THE PREACHER'S DAUGHTER: Taking back what's ours 

Every week I type up some thoughts and email them to our rock star editors. Each week those thoughts are published and either skimmed over or glanced at by each of you, the readers. Some weeks are more interesting, some more entertaining, some maybe are even lackluster by popular opinion. This week I need your help, I’m calling on you to share your thoughts.

Since the majority of us have social media, and I stumbled across a unique and different opportunity this week, I immediately felt compelled to tell anyone who would listen. First I told my husband. I made phone calls to my mom and brother next. This is exciting, I promise.

We’ve all been tagged in social media posts that pertain to personal interests or our sense of humor. It’s not out of the ordinary for my dear friend Cheryl to do just that, so when I saw a notification from her on Facebook, I anticipated something cute that made her think of me. My name appeared in bold letters in the comments section of a post with a picture of a mountain side labeled “The Appalachian Retelling Project.” So I investigated.

If there ever was an initiative for “us,” let me tell you, this is our shot folks. I was floored at how incredibly cool this entire movement is. I surfed the social media page for the group, and then visited their website. There were clips of diverse people with the same heart, our heart. These people grew up like we did, and were proud of it, as we all should be.

In the top right corner of the website was the most glorious sight I’ve seen in awhile -- a beautiful gray box with the words “submit now” appeared. The beauty of all this information, the entire project is ours. Yep. Stories submitted from people like you and me, that’s the meat of the meal.

Naturally, my fingers just shy of catching fire typed a story in a record twelve minutes. I attached a photo of my grandparents’ house and hit the submit button. Today that story was shared with others, and I feel in my heart those who read it understood. Why? How do I know this? Because my story is theirs, and theirs is mine. This is our Appalachia, and it’s our duty to tell our stories.

I reached out to the project’s creator this afternoon. Her name is Elon Justice, and she is a native of Pikeville, Ky. A graduate student at MIT in Cambridge, Massachusetts she launched The Appalachian Retelling Project in hopes that other people would feel led to share their stories in an effort to change how much of the world views the region.

Justice is writing her thesis around the response from the project, these are her words regarding the movement, and how you can help:

“I plan on writing my thesis about this project and what I learn from it about creating new portrayals of Appalachia in media, and what happens when you give misrepresented groups of people the chance to tell their own stories. But beyond that - I've always been very aware of the way that Appalachia is depicted in media and the way that these representations have very real consequences. They affect the way we're treated by those outside the region, they affect our opportunities, and they affect the way we see ourselves. As someone who's always been interested in storytelling, this seemed like a perfect opportunity to combine the two and to use storytelling itself as a way to challenge mainstream portrayals of Appalachia in media. Through this project I hope to challenge this very stereotypical lens through which our place is viewed. Hopefully that means that someone who isn't from the region might see it and learn that it's more complex and beautiful than the media leads you to believe. But I also hope that those of us from the region can take this opportunity to appreciate the culture and the place that we're from, to remember that we're so much more than the world can make us feel sometimes, and to remember that our voices and our stories are powerful and that they can create change.”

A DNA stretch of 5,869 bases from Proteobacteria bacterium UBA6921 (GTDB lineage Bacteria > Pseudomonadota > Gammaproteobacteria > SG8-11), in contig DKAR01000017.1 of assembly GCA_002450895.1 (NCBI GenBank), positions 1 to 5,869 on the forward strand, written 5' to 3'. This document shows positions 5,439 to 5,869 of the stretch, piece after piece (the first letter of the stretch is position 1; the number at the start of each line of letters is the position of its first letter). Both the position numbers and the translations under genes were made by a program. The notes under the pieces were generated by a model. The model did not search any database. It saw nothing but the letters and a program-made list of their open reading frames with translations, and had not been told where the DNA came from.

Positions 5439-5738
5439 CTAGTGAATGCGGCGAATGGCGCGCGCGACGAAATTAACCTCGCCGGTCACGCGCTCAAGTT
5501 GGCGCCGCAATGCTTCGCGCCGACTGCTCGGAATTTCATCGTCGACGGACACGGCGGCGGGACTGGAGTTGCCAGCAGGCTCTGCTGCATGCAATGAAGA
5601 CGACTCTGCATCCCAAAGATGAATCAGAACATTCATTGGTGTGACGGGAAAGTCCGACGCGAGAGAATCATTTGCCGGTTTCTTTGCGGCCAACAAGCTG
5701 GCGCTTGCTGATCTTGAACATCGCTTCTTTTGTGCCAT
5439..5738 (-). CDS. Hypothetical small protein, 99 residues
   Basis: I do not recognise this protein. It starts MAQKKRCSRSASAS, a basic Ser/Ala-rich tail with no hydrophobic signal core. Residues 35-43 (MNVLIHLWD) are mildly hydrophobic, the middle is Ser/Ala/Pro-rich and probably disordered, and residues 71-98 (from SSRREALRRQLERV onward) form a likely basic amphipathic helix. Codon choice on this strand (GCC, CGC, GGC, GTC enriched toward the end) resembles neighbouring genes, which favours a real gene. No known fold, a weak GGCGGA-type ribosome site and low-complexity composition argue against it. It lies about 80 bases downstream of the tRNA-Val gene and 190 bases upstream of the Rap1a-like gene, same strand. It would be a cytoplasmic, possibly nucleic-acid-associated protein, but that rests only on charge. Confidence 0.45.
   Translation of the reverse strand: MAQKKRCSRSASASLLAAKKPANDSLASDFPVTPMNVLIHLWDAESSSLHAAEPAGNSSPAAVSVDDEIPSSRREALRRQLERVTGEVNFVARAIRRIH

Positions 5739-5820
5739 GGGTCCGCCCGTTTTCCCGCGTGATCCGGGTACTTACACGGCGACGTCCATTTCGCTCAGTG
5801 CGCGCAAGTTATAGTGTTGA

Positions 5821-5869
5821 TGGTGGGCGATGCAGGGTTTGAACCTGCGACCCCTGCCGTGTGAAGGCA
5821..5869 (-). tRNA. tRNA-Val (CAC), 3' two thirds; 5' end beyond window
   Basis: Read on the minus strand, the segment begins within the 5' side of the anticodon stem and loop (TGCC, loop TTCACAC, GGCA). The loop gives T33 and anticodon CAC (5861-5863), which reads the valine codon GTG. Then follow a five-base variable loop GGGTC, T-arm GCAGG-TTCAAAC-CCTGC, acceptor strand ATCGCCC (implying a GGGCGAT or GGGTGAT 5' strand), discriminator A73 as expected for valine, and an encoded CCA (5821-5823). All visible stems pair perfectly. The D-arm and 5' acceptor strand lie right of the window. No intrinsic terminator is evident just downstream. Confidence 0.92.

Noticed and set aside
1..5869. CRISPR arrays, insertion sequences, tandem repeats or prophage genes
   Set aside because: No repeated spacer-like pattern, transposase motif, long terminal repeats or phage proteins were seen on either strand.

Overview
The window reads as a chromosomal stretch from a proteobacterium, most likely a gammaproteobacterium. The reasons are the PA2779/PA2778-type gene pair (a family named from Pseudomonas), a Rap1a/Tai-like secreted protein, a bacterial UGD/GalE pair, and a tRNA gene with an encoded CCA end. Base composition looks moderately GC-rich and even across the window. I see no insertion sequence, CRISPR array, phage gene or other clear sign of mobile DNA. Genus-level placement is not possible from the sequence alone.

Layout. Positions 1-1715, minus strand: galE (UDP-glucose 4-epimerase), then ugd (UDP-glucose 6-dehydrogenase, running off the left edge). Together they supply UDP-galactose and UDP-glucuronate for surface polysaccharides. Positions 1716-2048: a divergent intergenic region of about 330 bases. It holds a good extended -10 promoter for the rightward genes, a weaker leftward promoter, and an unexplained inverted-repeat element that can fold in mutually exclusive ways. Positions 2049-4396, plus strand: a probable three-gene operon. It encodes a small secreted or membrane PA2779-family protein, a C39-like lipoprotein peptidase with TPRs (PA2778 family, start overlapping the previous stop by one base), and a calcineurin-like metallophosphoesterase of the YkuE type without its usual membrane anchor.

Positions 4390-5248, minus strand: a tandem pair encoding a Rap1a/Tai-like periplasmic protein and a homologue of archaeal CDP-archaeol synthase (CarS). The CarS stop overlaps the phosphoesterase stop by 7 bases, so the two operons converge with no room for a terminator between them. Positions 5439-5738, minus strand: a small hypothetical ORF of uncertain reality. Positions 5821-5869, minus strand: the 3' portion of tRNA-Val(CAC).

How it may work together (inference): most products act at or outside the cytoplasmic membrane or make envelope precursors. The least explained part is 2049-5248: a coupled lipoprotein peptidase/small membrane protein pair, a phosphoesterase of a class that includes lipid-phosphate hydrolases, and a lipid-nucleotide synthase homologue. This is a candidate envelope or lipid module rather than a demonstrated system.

So since i’ve put it out there, I’m counting on you to help us take back what’s ours. This is our region. These are our stories. This is our time.

Proudly tell your story, others would love to hear it.

For more information visit “The Appalachian Retelling Project” on social media or at

Erinn Williams is originally from Williamsburg, and now resides in Owensboro, Ky. The daughter of a teacher and a preacher, she hopes to make a difference through her words. She serves as a teacher's assistant in Daviess County, and writes for two newspapers in Western Kentucky. She can be contacted at

React to this story:


Trending Video

Recommended for you